SAINT-QUENTIN-FALLAVIER, France - At least one suspected Islamist launched a daylight raid on a gas factory in eastern France Friday, pinning a decapitated head to the gates and injuring at least two others with explosive devices.

“The intent was without doubt to cause an explosion. It was a terrorist attack,” said President Francois Hollande in Brussels, cutting short an EU summit to hold emergency meetings in the French capital.

Hollande said a vehicle driven at high speed by “one person, maybe accompanied by another” smashed into the factory, around 40 kilometres (25 miles) from France’s second city Lyon.

“At the time I am speaking, there is one dead and two injured,” said a grim-faced Hollande, calling for “solidarity” for the victim, who was found with Arabic inscriptions on him.

The 35-year-old attacker, identified as Yacine Salhi, had been known to security services for a number of years but did not have a criminal record, Interior Minister Bernard Cazeneuve said.

He was taken into custody and an anti-terrorist probe has been launched, he said. The gruesome killing came nearly six months after the Islamist attacks in and around Paris that left 17 people dead and started with a shooting at satirical magazine Charlie Hebdo.

For months, Europe has been on high-alert for so-called “lone wolf” attacks that are very difficult to prevent after Islamists urged supporters to carry out assaults wherever they could.

“There was a decapitated body with inscriptions,” said Hollande, although sources close to the enquiry said it was not clear whether the victim was transported to the site or whether the beheading was carried out at the factory site.

“A flag with Arabic writing on it was found at the scene,” said Cazeneuve, and the text was being translated.

The suspect entered the factory owned by American group Air Products and set off several small explosive devices, sources close to the investigation said, with at least two people hurt in the assault. Police said it was unclear whether the attacker was acting alone, or had accomplices. Security services drew up a file on the suspect in 2006 for radicalisation, but he had no criminal record, said Cazeneuve, who went immediately to the scene. He had a “link” to the Salafist movement, Cazeneuve added, stressing that the investigation was in its early stages.

Prime Minister Manuel Valls, who is on an official trip in South America, ordered security measures stepped up at all sensitive sites in the area. The attack occurred around 10:00 am local time (0800 GMT), according to local media, in the small town of Saint-Quentin-Fallavier, near Lyon. “This is a small town and a large industrial zone. There’s never been any concern in the region. We’re all surprised. We’re really in shock this morning,” an employee at a nearby business told rolling news channel BMFTV.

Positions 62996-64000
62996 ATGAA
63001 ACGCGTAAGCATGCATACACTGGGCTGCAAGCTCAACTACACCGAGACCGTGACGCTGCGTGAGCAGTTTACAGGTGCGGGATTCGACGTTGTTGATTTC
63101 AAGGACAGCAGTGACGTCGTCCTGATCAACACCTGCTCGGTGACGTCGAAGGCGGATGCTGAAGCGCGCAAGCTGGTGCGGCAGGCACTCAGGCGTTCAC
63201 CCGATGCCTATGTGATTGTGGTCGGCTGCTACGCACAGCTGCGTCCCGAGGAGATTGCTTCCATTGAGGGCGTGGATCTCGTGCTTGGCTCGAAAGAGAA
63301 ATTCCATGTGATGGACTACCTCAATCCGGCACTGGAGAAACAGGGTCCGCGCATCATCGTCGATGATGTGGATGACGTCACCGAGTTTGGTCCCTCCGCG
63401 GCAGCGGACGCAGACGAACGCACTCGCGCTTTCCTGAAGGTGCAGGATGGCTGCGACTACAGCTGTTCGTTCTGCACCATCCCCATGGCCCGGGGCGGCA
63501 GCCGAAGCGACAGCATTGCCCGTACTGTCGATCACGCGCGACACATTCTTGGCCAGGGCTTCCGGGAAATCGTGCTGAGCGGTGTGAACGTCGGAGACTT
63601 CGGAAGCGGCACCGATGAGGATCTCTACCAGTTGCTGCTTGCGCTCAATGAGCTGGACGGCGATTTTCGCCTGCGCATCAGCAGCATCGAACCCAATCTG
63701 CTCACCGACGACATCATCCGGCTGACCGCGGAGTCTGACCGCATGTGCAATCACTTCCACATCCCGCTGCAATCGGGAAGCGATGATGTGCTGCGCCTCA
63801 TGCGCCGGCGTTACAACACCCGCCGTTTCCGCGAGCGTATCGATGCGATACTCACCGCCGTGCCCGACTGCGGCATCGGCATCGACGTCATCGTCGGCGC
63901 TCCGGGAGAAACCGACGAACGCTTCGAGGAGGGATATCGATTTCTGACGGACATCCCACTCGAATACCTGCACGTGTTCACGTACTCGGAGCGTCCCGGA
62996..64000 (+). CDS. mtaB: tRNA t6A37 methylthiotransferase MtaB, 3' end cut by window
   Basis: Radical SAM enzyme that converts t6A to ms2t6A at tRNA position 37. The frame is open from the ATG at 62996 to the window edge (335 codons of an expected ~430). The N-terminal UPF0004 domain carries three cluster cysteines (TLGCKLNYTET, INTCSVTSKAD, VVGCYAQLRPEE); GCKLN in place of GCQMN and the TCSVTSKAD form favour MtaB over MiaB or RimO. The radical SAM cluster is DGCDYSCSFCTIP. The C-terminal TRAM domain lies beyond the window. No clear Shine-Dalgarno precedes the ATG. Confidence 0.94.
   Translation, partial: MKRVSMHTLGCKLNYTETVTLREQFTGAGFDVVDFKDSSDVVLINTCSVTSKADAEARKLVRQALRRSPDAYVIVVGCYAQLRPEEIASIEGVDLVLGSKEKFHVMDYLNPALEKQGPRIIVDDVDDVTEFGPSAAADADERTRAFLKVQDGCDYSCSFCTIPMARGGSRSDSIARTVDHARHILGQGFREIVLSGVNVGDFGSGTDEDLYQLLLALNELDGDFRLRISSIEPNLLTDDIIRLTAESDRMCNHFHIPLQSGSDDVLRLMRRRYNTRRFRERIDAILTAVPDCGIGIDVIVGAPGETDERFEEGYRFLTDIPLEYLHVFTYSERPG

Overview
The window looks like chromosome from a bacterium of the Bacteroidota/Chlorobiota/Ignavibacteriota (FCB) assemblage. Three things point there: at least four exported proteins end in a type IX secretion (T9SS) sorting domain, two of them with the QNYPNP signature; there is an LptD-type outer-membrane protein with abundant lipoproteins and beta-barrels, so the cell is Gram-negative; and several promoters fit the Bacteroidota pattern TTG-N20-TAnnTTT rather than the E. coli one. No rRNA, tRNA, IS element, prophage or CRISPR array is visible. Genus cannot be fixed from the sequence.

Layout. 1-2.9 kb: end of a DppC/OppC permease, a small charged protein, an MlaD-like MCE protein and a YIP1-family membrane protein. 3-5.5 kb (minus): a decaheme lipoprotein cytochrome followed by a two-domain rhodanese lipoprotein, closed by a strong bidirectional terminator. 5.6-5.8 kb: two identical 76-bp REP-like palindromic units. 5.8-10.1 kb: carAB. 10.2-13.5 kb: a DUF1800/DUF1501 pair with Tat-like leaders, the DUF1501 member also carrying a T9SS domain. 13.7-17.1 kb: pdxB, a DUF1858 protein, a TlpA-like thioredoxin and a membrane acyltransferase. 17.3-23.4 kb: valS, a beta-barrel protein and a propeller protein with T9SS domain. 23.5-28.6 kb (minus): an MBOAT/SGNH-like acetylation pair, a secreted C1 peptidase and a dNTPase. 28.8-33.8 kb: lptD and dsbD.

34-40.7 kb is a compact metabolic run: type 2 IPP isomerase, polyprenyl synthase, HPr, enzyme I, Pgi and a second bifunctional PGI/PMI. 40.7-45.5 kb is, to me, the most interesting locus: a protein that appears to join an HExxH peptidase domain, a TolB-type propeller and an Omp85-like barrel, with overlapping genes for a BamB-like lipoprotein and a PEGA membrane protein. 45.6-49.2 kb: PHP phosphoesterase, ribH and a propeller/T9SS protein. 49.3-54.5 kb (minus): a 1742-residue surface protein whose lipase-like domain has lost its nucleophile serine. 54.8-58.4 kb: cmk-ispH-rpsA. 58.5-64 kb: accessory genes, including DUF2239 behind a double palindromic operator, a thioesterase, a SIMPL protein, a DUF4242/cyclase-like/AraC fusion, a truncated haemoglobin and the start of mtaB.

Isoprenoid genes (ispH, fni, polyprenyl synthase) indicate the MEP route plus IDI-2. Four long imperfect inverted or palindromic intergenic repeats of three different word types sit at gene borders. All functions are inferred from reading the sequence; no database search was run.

‘March against terrorism’

France has been on high alert since January 7 when two Islamist brothers attacked Charlie Hebdo, killing 12. A policewoman and four hostages in a Jewish supermarket were also killed during the three-day attacks. The January attacks drew record crowds onto the streets of Paris in a historic “march against terrorism”.

Nearly four million people marched through the streets of France and more than 1.5 million in the French capital along with dozens of world leaders to express defiance in the wake of the attacks.

World leaders began reacting to the news only a few hours after the attack, with Spanish Prime Minister Mariano Rajoy saying that “barbarism will always be confronted by unity among democrats.”

France has a high proportion of people that have gone to fight alongside Islamists in Iraq and Syria and has the biggest Muslim population in Europe.

Earlier this week, the country passed a controversial new spying law granting sweeping powers to snoop on citizens.

The new French law allows authorities to spy on the digital and mobile communications of anyone linked to a “terrorist” inquiry without prior authorisation from a judge, and forces Internet service providers and phone companies to give up data upon request.

Intelligence services will have the right to place cameras and recording devices in private dwellings and install “keylogger” devices that record every key stroke on a targeted computer in real time.